Most likely, a single conversation won't completely resolve all your family's concerns. Adjust your short-term expectations if they aren't immediately 100% on board.

If they don't approve of your major, ask them to support you emotionally through the academic challenges you face. Can they celebrate your accomplishments and opportunities, such as internship offers or completing a big class project? Be specific about how your family can help support you.

Allow them time and space to process their feelings so you can spend your energy finding additional sources of support and mentorship.

Seek Additional Support

To increase the strength of your support system, take time to connect with faculty and staff in your program, find an alumni mentor, and connect with peers through a study group or academic organization. It is important to feel supported in your learning experience, even if that support is not coming directly from your family members.

Take care of your mental health and emotional energy. Some family members may take a very long time to become supportive of your decision. For your peace of mind, work to accept your family for who they are and make space for yourself if needed. Seek help from a therapist or trusted mentor for additional guidance and support.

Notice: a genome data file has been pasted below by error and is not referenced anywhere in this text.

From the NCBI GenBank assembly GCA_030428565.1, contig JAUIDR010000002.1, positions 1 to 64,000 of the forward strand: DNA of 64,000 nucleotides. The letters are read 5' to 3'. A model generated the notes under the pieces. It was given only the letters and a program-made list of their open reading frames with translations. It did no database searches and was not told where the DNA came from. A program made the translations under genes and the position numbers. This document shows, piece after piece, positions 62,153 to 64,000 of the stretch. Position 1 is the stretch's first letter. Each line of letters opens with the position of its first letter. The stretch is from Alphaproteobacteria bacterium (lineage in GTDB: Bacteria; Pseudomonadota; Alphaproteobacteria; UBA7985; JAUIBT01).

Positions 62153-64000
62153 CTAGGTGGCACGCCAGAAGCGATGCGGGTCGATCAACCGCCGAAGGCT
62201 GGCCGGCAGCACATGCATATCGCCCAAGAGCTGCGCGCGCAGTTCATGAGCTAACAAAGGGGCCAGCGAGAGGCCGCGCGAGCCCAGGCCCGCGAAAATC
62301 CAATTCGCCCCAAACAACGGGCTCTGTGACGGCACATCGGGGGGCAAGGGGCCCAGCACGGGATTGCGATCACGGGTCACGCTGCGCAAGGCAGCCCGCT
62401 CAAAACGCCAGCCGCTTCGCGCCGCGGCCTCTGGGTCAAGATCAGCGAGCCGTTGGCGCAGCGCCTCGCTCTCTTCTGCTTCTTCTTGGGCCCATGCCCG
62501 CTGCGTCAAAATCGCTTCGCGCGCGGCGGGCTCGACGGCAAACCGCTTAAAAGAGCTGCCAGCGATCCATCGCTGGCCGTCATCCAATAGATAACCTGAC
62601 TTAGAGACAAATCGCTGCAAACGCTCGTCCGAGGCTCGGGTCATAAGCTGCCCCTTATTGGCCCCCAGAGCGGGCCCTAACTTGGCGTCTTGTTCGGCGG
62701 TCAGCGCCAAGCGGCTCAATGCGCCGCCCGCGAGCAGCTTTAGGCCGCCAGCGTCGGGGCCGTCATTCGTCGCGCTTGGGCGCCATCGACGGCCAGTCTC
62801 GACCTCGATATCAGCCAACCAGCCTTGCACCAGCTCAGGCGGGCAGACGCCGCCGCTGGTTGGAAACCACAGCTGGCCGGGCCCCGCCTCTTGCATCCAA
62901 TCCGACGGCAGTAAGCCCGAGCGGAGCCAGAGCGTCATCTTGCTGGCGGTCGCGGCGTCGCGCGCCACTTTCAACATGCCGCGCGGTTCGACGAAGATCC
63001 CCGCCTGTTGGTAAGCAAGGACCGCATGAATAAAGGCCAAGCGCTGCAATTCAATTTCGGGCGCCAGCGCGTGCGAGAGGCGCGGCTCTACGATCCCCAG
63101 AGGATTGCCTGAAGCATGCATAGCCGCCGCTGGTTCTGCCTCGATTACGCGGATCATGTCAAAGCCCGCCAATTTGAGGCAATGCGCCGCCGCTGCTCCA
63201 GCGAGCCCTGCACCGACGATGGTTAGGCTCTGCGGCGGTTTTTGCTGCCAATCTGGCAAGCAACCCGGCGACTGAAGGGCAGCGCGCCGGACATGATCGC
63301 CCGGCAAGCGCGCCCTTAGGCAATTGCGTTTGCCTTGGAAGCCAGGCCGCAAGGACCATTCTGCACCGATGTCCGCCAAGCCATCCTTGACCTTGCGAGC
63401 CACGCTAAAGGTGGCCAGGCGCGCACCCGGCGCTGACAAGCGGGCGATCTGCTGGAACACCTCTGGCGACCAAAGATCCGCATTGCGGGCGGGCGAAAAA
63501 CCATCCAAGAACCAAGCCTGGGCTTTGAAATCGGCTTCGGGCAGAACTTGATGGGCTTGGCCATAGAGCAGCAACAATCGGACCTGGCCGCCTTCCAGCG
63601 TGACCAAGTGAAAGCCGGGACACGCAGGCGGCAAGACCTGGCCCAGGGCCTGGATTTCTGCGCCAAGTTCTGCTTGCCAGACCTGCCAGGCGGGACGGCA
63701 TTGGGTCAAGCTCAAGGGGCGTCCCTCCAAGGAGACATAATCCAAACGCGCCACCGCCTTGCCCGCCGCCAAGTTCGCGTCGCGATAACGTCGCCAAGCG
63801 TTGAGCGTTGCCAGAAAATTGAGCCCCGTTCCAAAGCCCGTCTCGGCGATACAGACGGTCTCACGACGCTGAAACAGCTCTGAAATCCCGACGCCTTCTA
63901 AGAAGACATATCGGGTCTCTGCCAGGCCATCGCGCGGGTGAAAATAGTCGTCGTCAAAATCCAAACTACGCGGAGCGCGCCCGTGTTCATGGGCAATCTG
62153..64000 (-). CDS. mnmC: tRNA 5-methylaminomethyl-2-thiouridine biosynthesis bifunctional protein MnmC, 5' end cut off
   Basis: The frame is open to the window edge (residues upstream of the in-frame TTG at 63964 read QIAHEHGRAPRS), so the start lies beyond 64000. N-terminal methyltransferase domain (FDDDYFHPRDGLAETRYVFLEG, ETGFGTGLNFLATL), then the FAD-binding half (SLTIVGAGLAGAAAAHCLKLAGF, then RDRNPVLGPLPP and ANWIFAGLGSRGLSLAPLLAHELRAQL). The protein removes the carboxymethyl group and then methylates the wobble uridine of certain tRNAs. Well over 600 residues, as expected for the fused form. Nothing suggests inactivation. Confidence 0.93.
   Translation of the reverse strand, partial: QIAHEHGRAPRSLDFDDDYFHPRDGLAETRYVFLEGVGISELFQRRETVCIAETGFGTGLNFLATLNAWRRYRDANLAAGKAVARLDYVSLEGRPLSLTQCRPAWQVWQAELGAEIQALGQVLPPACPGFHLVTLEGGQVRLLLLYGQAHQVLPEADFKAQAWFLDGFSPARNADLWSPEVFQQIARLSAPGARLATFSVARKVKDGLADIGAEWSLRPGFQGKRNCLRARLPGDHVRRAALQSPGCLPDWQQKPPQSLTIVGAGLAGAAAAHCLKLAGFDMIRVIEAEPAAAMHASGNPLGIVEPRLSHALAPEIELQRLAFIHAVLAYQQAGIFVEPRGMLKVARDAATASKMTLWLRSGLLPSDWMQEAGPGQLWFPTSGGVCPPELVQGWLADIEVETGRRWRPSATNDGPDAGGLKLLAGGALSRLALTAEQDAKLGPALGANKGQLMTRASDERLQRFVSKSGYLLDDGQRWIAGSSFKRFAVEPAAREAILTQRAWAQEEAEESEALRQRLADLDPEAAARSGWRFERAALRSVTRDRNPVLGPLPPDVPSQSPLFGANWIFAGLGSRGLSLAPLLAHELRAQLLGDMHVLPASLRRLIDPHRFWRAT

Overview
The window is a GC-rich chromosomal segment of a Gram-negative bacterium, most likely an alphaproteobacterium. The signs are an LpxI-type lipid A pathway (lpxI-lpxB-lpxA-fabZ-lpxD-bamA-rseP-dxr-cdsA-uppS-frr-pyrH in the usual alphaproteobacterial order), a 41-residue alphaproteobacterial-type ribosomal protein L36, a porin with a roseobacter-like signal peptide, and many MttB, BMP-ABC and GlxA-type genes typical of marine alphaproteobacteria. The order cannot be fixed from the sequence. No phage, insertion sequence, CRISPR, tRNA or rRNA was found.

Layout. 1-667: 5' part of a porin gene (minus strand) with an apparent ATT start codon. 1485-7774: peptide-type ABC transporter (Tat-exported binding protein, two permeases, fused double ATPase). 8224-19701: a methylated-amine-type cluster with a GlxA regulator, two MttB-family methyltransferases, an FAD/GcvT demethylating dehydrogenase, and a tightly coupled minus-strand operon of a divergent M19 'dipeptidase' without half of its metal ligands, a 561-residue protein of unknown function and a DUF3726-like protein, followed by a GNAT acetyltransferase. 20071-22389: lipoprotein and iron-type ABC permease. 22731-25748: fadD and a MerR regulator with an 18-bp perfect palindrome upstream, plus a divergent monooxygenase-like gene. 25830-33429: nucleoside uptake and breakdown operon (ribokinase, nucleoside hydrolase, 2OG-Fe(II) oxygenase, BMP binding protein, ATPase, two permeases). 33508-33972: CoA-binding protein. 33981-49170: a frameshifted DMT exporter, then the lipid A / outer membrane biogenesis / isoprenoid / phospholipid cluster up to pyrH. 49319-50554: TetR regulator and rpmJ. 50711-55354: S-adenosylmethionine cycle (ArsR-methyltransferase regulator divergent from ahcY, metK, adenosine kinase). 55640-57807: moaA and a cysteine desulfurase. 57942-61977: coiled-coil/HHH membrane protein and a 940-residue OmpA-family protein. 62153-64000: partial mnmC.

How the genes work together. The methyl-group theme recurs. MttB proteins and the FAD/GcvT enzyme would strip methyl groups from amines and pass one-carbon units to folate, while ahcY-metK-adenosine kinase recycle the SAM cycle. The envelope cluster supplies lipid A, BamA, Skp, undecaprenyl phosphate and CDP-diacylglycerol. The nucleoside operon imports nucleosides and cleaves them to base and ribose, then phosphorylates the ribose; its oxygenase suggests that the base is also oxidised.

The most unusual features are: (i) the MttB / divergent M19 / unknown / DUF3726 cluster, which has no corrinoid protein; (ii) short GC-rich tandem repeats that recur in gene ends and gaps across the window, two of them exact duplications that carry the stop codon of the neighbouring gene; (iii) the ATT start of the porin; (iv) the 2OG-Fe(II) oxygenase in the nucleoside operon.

Your family may see your dedication to your studies and start to come around, or they may not. While it's painful and discouraging to hear your family express doubt in your decisions, try not to let it distract you from your goals.

Additional Benefits of College

Remember that college is more than just your major! You're gaining incredible life and professional skills through networking, campus involvement, and leadership experiences. It's important for you and your family to know that, regardless of what subject you study, your holistic educational experience is helping to shape you.

College is also just the beginning of your academic and professional journey. You'll have many more opportunities to continue learning and growing throughout your lifetime.

Summary

Communication is key. Create a conversation in a safe space where you can genuinely listen to your family's reasons for concern and show them that you are eager for their support. Provide them with clear information on why you have chosen this academic pathway and the opportunities available to you through this degree program.

Find additional sources of support and mentorship and take care of yourself. Even if your family doesn't become supportive of your decision, be proud of yourself for taking ownership of your academic journey. Know that this is just the beginning, and many more opportunities will await you in the future.

Have a Question About College?

In our Ask a College Advisor series, experienced advisors provide an insider look at the college experience by answering your questions about college admissions, finances, and student life.


DISCLAIMER: The responses provided as part of the Ask a College Advisor series are for general informational purposes only. Readers should contact a professional academic, career, or financial advisor before making decisions regarding individual situations.